One bond trader at a large Wall Street firm said the New York-based banks would route orders through their Midwest and West Coast offices. West Coast employees were planning to get up early, he said, while colleagues in Europe were expecting a long working day on Monday.
Volumes were, however, expected to be lower and orders may be harder to fill, the trader added.
Ken Polcari, managing director for ICAP Equities, said early on Sunday: "The word going around the floor on Friday was people should expect this to happen. In the event the exchange does not open, they will trade electronically though."
"If that happened, it's probably going to be very muted volume," he added.
WORK FROM HOME
Goldman, whose office in lower Manhattan is in one of the areas to be evacuated, told employees that it would open for business, with some staff working from offices in Greenwich, Connecticut and in Princeton, New Jersey.
It also plans to use teams in London and other locations around the world for additional support.
Citigroup has its trading floor near the Hudson River in the Tribeca neighbourhood in Manhattan, putting it in a flood zone. The bank is operating from a backup trading floor in New Jersey and will shuttle critical employees there as necessary. It said "non-critical personnel should invoke their work-from-home strategies."
Credit Suisse Group is situated by Madison Square Park in New York, outside of the city's evacuation zones for hurricanes. The Swiss bank planned to open its trading floor as usual on Monday, staffed with employees that live nearby and key personnel that can access trading systems remotely.
A JPMorgan spokeswoman said many of the bank's traders lived in Manhattan and will be in the office on Monday. The bank expects to be fully operational, using backup trading and technology from Europe or Asia as needed, she said.
Wells Fargo & Co, which has about 1,170 locations in Sandy's path, had already closed some locations by Sunday afternoon. Executives in various departments were holding conference calls on Sunday to discuss preparations, a bank executive said.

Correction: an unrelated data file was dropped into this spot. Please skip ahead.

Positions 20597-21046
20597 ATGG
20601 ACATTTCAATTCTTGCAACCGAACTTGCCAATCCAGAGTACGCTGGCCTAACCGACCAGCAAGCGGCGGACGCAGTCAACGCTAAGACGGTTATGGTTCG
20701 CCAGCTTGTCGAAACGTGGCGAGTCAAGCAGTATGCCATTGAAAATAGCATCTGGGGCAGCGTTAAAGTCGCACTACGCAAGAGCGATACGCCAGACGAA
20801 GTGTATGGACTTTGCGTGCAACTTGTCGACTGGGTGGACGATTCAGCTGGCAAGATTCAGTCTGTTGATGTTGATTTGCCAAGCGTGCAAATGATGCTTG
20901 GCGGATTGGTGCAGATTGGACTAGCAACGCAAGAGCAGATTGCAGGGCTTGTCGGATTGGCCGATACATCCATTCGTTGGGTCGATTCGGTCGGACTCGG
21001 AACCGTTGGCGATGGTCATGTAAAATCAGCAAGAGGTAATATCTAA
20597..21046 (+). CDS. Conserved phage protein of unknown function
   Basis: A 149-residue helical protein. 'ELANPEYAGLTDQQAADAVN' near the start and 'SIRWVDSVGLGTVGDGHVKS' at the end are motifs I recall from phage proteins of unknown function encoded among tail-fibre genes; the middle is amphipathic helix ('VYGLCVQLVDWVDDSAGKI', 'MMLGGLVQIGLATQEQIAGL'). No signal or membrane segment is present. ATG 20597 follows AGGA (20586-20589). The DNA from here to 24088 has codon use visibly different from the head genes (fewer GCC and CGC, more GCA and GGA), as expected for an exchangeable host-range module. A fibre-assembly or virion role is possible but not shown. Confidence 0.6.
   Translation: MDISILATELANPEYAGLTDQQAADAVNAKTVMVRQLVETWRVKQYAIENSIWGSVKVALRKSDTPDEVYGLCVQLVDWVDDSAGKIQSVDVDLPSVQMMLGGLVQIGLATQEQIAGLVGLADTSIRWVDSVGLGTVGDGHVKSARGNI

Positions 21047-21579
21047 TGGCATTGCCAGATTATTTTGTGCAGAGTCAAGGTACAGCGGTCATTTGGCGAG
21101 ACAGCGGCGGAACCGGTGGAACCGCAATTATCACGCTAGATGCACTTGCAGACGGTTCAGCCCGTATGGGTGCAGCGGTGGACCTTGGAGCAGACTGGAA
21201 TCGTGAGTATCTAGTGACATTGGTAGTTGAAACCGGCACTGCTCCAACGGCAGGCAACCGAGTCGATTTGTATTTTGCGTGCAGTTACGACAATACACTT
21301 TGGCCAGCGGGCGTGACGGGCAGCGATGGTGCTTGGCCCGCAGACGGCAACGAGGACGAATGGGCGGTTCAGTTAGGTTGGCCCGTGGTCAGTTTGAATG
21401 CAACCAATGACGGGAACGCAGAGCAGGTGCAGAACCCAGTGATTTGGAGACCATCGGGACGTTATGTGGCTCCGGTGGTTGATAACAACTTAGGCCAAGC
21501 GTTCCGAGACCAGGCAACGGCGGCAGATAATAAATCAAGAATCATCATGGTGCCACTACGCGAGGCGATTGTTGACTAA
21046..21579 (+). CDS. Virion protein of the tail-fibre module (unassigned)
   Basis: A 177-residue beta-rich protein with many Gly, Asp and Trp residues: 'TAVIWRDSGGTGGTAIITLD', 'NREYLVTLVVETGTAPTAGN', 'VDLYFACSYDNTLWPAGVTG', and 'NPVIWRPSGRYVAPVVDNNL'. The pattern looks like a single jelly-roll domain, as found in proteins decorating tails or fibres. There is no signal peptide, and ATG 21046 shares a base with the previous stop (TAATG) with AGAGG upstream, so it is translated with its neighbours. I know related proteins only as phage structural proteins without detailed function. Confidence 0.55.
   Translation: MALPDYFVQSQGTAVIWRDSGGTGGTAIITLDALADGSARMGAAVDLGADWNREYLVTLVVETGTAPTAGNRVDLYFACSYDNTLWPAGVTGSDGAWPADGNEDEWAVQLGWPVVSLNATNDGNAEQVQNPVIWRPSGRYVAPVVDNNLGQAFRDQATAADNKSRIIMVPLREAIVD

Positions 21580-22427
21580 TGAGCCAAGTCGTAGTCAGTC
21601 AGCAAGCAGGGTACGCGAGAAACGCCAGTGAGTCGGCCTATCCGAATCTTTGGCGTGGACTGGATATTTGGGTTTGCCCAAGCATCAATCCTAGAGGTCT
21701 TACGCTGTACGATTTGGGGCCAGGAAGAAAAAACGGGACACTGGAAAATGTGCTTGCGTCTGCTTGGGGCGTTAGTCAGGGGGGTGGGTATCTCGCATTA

The executive also said the exchanges' plan to stay open on Monday had complicated banks' preparations.
"With MTA shut down, how are people supposed to get around?" the executive asked.
PLAN TO STAY OPEN
The NYSE has not suffered a weather-related late opening since 1996, having opened on time in extreme circumstances in the past, including Hurricane Irene last year. It last suspended physical trading floor operations on September 27, 1985 due to Hurricane Gloria, during which all markets were closed.
The Big Board is located in Zone C, an area whose likelihood of evacuation is relatively low, according to the New York Office of Emergency Management.
The NYSE has arranged accommodations for essential staff near its lower-Manhattan headquarters, while other employees have been encouraged to work from home or alternate locations, said a person familiar with the situation.
Being on site is more important for traders that rely on fast network connections and real-time market information, than bankers such as deal advisers and private equity firm executives.
Blackstone Group, for example, planned to close its office on Monday.
Hurricane Sandy also led to some events being cancelled or postponed. Citigroup Prime Brokerage postponed a hedge fund event that had been scheduled for Tuesday.
(Reporting by John McCrank, David Gaffen, Caroline Humer, David Henry, Charles Mikolajczak, Richard Leong, Edward Krudy, Lauren LaCapra, Dan Wilchins and Rick Rothacker; editing by Paritosh Bansal, Jennifer Merritt, Tiffany Wu, Maureen Bavdek, Dale Hudson & Gary Crosse)